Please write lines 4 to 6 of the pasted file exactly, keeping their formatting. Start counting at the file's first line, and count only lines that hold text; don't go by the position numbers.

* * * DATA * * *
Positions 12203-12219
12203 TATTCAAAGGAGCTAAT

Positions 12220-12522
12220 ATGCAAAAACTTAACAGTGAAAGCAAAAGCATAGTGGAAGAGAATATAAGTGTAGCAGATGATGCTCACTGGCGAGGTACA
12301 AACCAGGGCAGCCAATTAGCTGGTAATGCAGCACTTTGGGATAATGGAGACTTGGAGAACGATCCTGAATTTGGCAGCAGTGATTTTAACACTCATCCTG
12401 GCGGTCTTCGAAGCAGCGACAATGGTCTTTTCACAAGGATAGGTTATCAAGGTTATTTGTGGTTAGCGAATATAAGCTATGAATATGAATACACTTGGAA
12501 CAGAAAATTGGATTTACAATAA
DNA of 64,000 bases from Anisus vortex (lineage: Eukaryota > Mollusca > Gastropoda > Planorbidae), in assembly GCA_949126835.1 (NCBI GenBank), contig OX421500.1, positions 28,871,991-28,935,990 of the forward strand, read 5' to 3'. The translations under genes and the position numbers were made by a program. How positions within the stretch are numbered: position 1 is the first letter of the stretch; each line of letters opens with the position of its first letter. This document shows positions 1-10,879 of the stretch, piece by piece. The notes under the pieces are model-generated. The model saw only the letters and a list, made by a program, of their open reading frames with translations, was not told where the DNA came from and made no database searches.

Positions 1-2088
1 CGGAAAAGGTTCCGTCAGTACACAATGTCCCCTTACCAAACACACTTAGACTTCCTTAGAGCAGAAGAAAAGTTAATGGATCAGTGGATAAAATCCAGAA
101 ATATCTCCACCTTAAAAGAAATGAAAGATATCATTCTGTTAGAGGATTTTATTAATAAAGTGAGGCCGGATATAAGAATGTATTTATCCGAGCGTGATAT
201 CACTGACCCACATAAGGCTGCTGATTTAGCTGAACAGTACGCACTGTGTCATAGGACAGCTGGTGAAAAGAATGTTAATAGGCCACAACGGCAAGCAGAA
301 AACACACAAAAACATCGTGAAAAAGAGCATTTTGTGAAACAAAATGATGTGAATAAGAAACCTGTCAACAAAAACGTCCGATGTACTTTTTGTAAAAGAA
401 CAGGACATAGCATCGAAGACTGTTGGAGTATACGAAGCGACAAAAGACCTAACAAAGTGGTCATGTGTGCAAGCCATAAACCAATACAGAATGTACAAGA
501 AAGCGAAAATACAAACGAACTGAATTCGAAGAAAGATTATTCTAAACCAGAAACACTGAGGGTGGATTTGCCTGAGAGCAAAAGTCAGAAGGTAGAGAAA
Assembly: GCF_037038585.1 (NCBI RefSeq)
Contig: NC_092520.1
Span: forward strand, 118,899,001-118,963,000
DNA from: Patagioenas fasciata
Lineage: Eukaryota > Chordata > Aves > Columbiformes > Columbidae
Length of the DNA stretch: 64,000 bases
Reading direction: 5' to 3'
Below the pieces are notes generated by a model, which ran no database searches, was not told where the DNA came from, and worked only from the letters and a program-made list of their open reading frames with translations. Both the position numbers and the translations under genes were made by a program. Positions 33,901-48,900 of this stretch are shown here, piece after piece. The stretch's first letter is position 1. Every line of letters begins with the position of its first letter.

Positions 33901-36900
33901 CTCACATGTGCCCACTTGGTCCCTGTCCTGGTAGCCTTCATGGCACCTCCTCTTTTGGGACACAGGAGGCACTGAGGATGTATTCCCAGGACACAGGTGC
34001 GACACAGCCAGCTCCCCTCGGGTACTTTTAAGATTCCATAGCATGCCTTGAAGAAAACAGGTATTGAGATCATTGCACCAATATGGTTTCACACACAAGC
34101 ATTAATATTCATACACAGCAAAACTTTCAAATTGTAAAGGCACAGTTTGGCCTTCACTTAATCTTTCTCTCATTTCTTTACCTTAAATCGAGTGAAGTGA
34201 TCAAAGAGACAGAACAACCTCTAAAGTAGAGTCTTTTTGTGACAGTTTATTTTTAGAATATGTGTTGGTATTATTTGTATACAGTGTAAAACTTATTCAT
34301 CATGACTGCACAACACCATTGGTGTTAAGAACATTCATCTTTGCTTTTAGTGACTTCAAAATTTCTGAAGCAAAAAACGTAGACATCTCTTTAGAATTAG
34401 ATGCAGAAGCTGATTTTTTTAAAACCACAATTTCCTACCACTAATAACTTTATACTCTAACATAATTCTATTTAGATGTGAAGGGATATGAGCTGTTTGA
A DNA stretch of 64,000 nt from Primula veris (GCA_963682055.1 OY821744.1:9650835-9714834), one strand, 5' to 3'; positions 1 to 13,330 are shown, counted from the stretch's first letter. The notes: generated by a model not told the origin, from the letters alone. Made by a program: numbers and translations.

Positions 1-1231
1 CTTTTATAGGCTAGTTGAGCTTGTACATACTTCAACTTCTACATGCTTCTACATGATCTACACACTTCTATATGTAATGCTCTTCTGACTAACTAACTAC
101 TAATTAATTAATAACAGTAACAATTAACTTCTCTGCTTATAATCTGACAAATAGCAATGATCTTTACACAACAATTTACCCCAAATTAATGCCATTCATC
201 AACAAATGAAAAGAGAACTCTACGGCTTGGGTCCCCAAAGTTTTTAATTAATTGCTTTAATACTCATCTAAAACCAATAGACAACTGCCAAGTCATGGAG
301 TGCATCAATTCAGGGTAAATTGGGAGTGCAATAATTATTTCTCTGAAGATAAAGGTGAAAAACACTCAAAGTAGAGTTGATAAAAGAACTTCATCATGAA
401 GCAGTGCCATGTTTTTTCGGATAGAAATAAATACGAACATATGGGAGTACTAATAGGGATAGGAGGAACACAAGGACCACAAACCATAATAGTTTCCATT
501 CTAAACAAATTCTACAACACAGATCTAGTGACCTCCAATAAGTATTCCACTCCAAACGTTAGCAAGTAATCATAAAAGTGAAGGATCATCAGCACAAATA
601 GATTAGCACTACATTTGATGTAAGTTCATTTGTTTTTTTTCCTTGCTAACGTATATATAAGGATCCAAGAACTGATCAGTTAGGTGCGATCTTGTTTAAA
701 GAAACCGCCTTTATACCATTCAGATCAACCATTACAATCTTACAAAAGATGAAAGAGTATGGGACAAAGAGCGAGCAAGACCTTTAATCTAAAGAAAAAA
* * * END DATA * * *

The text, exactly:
12220 ATGCAAAAACTTAACAGTGAAAGCAAAAGCATAGTGGAAGAGAATATAAGTGTAGCAGATGATGCTCACTGGCGAGGTACA
12301 AACCAGGGCAGCCAATTAGCTGGTAATGCAGCACTTTGGGATAATGGAGACTTGGAGAACGATCCTGAATTTGGCAGCAGTGATTTTAACACTCATCCTG
12401 GCGGTCTTCGAAGCAGCGACAATGGTCTTTTCACAAGGATAGGTTATCAAGGTTATTTGTGGTTAGCGAATATAAGCTATGAATATGAATACACTTGGAA